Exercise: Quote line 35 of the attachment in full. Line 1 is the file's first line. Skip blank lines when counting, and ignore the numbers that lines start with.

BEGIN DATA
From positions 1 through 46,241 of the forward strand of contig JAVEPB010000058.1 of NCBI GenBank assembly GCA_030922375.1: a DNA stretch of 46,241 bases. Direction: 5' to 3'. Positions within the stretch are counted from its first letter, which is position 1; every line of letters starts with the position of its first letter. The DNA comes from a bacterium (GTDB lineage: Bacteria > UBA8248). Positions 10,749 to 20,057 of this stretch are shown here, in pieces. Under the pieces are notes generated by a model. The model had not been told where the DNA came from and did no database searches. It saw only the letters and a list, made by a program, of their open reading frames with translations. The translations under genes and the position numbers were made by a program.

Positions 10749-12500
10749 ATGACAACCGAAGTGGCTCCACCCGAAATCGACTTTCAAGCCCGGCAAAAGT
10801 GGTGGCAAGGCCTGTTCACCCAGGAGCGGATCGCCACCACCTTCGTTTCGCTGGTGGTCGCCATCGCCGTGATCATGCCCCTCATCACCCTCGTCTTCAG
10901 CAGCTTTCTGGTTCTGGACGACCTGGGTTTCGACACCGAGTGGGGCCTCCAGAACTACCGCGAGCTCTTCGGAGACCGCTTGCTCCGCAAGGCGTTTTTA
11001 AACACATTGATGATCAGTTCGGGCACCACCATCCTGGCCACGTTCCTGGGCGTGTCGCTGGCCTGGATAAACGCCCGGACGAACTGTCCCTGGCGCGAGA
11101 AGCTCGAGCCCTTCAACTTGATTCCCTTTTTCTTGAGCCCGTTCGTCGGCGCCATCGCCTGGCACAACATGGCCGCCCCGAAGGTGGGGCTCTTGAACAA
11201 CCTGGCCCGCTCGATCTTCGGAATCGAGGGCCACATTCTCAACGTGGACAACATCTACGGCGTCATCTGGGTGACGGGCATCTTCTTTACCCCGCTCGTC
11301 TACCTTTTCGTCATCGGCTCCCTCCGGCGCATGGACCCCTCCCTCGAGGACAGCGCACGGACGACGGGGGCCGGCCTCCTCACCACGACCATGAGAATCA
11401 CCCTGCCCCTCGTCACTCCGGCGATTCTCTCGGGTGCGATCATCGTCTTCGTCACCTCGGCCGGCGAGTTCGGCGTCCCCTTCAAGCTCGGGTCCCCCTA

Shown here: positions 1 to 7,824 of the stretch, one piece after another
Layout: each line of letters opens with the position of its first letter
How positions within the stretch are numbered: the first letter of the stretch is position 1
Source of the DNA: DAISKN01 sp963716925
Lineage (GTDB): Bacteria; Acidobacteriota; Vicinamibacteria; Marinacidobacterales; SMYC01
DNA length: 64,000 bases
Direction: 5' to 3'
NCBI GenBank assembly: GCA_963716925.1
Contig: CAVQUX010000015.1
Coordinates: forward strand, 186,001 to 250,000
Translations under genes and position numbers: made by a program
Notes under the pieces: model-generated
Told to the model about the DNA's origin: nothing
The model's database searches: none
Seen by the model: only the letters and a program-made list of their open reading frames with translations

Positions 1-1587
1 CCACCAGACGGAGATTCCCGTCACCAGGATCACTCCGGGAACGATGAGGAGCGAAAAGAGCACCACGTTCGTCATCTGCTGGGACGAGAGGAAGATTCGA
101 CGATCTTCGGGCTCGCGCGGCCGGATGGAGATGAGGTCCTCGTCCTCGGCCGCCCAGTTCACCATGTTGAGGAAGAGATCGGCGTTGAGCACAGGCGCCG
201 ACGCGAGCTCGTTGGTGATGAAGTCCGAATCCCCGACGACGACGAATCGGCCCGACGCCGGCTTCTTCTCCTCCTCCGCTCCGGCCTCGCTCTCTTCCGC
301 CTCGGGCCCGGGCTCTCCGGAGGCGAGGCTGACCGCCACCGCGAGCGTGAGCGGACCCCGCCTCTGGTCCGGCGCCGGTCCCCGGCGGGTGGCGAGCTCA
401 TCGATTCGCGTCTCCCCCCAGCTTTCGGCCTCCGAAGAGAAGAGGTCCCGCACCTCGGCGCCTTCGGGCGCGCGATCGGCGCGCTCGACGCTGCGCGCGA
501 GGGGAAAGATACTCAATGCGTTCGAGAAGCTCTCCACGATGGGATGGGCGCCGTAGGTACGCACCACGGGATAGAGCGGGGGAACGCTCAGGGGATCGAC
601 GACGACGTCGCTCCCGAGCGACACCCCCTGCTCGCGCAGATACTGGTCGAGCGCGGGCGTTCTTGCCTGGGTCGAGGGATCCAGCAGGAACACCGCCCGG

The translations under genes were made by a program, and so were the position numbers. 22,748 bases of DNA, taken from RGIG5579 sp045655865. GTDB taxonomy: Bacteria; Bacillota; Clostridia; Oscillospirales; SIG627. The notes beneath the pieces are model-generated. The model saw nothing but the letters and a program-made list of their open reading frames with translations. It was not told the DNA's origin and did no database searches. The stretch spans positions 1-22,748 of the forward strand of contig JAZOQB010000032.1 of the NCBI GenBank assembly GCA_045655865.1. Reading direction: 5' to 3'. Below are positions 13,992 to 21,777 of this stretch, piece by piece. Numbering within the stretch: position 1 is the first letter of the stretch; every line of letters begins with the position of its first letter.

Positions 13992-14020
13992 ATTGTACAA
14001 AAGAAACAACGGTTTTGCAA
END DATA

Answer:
Positions 13992-14020